Dissolution v. Divorce

By Hannah Travis, Law Clerk

Divorce vs. DissolutionEnding a marriage is understandably difficult for anyone, especially when children are involved. But ending the union does not have to be legally complicated if the parties are amicable. Let us explore the difference between a dissolution and a divorce.

A dissolution essentially ends the marriage at no fault of either party. Instead, it may be a loss of love or a wish to go your separate ways. Divorce tends to be more fault-based, where one party commits an act causing the other spouse to want the marriage to end. Grounds for divorce include adultery, extreme cruelty, habitual drunkenness, gross neglect of duty, and others.

Dissolution of the marriage is usually a more manageable and less expensive way to end the marriage. Both parties must first reach an agreement on any potential issues. Such as who the designated parent will be if there are minor children of the marriage. Additionally, what the parental rights will be, what visitation will look like, and what child and spousal support the parties will be seeking.

Spouses must agree upon issues like these before filing a petition for dissolution with the court. Once filed, the court will schedule a hearing within the next 30 to 90 days. In this hearing, both parties will appear and testify to their satisfaction with the dissolution agreement. They will both fully disclose all assets and liabilities and voluntarily sign the dissolution agreement.

A divorce can be much more complicated and drawn out, especially when the parties are not on good terms. One party will begin the divorce proceeding by filing a “Complaint,” which will then be served on the other party notifying them of the wish to legally divorce. The other party will then respond with an “Answer.” There is also a discovery process that allows the parties to request answers or documents from each other.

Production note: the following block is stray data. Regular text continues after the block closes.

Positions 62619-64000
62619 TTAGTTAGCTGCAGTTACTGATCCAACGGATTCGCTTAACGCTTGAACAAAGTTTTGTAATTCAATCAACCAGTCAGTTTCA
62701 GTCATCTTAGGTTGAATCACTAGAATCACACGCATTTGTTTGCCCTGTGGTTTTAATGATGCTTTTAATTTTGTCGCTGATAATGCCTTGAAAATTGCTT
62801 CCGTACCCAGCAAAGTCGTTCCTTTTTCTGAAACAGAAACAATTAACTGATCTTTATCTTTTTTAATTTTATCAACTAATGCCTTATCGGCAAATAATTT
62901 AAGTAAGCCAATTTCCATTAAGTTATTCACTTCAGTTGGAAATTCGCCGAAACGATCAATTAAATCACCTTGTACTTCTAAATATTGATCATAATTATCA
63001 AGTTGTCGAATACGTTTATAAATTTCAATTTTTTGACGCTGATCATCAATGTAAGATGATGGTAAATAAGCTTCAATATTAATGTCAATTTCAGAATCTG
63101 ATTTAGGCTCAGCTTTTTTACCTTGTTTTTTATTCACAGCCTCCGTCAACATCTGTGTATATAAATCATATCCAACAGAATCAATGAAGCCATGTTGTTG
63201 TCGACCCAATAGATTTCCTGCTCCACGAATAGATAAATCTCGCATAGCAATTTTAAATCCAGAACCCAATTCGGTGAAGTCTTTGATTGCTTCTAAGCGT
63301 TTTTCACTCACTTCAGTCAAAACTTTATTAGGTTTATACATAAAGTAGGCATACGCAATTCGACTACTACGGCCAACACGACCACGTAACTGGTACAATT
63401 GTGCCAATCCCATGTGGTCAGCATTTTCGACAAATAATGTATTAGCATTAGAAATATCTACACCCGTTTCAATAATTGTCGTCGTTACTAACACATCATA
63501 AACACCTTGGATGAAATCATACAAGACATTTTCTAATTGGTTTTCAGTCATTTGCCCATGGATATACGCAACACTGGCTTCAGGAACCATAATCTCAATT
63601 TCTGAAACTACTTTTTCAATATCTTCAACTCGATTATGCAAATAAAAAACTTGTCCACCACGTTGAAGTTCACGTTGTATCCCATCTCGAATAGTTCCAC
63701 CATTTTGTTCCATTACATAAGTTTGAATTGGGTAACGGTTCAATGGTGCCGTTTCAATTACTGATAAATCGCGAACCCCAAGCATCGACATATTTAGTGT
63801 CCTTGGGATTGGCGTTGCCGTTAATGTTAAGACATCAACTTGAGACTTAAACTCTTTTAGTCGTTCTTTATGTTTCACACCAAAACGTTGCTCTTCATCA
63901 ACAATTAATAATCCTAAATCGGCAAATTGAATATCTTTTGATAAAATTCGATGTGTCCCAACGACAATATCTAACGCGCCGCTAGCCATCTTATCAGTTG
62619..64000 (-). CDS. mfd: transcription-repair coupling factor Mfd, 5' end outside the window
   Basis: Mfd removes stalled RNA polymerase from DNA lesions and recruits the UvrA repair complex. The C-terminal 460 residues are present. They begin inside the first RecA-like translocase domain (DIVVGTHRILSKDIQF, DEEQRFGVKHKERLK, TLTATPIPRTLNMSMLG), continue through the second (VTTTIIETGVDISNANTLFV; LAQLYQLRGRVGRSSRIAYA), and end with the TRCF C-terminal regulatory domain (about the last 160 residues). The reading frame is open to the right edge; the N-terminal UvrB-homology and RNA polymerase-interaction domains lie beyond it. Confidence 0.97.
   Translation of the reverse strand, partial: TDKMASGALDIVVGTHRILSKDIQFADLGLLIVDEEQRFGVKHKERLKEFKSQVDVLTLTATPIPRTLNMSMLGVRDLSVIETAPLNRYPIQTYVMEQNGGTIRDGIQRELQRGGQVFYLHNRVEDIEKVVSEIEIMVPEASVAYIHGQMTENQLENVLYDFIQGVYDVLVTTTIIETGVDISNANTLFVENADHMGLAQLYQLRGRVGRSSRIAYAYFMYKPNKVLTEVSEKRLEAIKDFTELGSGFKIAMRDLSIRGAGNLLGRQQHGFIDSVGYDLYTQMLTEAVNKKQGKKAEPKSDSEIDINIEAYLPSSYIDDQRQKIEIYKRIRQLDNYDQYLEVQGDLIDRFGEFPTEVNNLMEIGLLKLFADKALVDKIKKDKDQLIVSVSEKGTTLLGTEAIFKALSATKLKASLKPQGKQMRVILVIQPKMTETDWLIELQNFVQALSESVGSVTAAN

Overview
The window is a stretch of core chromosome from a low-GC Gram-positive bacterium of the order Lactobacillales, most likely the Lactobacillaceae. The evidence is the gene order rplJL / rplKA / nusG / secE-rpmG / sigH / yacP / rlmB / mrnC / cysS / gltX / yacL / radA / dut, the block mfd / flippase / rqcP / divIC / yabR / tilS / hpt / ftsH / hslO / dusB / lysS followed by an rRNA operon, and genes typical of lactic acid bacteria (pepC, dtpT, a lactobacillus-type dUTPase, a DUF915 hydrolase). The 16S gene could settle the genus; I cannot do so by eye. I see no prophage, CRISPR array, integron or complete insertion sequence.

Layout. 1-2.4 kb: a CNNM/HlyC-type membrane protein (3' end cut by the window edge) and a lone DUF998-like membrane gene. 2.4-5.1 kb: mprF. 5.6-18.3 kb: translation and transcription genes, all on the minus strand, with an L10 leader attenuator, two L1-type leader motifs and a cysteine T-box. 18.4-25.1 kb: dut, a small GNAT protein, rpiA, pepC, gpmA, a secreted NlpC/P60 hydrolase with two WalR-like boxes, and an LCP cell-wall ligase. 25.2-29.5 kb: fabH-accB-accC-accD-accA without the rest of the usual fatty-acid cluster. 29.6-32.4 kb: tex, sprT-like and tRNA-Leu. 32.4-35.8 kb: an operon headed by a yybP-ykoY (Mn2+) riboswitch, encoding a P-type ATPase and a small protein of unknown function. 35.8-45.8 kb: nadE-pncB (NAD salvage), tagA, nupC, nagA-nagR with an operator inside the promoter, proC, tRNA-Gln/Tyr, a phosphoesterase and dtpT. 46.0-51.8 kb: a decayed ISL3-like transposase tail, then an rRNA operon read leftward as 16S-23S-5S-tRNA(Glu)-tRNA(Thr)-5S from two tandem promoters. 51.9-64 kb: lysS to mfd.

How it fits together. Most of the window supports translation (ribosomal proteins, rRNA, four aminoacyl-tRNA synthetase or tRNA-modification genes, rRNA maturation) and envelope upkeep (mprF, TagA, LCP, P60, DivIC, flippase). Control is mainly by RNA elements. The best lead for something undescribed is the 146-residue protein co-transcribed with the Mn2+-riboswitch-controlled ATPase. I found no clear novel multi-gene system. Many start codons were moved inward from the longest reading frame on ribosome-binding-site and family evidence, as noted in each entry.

A party may request temporary orders be granted by the court while the divorce is pending. Temporary orders would include things like child and spousal support. One reason for requesting temporary orders is that many spouses cannot separate while supporting themselves and the children, if there are any. Suppose one party moves out because the other spouse committed a fault. In that case, there could be a struggle to find housing or employment if the other spouse were making a substantial part of the household income. The temporary order would allow a spouse to temporarily receive support from the other until the court reaches a final ruling.

Hearings and further proceedings may occur during the entire divorce process. Professionals will determine property values and analyze financial information specific to the case. In Ohio, the parties will either settle or have a judge or magistrate hear the case (there are no jury trials).

In either case, it is always best to consult with an attorney to determine which route may be better for your situation. Additionally, the use of attorneys will help ensure that neither party takes advantage of the other and that the marriage gets divided fairly.